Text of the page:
New York: Random House, 1964. First edition, first printing. Octavo. Original blue cloth and dust jacket (not price-clipped). Some edgewear to dust jacket along head and foot; small chip to base of spine; rubbing to panels with an abrasion to rear dust jacket panel. Fine in a very good dust jacket. Item #79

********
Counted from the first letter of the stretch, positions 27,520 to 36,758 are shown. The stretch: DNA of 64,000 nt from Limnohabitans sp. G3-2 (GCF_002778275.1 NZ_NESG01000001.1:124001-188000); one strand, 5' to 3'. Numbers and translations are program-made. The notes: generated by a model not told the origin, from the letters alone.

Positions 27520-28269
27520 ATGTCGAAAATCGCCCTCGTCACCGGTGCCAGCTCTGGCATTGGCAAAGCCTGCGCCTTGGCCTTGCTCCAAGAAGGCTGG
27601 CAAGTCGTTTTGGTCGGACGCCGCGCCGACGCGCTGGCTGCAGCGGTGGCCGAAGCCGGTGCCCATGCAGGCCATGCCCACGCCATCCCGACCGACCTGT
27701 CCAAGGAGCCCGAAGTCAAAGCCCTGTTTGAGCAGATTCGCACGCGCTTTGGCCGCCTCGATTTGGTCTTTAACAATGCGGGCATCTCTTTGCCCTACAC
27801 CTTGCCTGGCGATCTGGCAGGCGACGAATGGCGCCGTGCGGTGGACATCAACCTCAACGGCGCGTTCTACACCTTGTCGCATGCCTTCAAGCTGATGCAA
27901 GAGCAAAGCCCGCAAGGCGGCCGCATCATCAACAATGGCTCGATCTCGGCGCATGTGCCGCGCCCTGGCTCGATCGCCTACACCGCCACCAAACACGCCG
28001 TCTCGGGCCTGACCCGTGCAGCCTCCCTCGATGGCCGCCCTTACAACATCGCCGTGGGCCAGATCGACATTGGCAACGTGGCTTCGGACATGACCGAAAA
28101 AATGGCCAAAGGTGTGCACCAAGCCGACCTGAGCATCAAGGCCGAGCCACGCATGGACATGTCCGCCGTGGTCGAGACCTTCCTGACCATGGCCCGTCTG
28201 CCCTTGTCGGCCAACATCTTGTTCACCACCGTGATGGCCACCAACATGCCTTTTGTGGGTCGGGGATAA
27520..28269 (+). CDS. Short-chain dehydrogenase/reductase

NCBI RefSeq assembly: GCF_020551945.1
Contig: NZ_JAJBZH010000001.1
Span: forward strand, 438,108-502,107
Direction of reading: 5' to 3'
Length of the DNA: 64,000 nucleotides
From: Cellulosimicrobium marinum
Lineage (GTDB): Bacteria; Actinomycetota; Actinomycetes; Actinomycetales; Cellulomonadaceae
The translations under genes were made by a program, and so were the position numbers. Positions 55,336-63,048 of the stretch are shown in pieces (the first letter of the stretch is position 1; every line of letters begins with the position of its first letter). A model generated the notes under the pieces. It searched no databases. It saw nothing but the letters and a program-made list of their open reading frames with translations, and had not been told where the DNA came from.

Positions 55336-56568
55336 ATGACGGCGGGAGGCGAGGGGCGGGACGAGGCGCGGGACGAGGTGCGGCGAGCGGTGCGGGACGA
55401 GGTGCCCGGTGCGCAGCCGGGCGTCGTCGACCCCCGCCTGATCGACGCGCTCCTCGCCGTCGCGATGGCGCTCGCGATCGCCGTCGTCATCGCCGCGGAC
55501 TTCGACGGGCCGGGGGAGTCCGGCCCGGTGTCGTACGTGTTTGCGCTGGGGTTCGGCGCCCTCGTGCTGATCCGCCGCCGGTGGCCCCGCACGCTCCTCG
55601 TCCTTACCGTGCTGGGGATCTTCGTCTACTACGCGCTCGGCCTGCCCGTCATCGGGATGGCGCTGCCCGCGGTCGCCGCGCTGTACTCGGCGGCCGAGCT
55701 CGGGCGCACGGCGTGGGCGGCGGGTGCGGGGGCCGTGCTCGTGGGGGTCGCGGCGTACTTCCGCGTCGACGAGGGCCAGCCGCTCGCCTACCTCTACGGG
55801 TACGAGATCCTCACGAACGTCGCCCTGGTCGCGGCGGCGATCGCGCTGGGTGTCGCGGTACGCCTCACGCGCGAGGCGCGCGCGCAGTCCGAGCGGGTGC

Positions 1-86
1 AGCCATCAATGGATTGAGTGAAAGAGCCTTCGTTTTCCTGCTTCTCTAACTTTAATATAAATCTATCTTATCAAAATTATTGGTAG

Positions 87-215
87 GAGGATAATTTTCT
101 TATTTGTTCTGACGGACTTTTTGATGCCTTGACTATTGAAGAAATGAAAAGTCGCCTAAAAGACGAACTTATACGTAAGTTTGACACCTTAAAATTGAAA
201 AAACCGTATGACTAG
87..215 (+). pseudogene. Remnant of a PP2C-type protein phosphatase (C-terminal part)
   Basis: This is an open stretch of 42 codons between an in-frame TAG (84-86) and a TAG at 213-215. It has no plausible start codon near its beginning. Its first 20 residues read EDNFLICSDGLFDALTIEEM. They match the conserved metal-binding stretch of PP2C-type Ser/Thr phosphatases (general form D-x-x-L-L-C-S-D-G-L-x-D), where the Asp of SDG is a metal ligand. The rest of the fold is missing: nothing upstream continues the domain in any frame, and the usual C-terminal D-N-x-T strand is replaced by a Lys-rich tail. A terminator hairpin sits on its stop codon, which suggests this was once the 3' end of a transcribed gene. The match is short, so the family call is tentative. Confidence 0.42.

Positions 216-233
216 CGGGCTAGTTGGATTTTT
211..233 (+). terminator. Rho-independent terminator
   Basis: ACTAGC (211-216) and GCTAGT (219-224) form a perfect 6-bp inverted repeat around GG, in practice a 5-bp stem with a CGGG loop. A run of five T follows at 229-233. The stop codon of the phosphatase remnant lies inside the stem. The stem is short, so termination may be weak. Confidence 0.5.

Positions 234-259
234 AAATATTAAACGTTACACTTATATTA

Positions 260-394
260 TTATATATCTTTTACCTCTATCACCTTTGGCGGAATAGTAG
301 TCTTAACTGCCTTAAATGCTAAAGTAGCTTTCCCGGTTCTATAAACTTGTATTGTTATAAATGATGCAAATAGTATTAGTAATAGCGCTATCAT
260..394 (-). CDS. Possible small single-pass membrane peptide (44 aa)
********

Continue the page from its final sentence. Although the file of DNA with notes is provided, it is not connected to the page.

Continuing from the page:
First edition of Cold Friday, published posthumously by Random House in 1964 after the death of Whittaker Chambers (1901–1961) in 1961. Although Chambers became a household name after the publication of his influential autobiography Witness in 1952, it is in Cold Friday that the full breadth of Chambers’ poignant vision is unfurled throughout posthumously published essays, diary entries, and correspondence. Compiled by long-time friend and colleague Duncan Norton-Taylor (former managing editor of Fortune), Cold Friday documents the despair, illness, and courage of Chambers’ final years after testifying before the House Un-American Activities Committee (HUAC) in 1948 and against Alger Hiss in the notorious Hiss perjury case. Chambers was an American writer, translator, and editor who, after years acting as a Communist Party spy in America, defected from the Soviet underground in 1938 before turning state’s witness against the Ware group. After the glaring publicity of the Hiss trial and the publication of Witness, Chambers withdrew from the public eye to Pipe Creek Farm, his secluded Maryland farmstead. There, in his final years, Chambers continued his search for the truth amidst a civilization that, it seemed to him, had taken a wrong turn. Cold Friday endures as a glowing testament to Chambers’ interminable search for what is right, good, and honest in the world—a search carried out in essays and letters that are among the most foundational that Chambers ever wrote. A capstone and companion volume to his autobiographical masterpiece, Witness.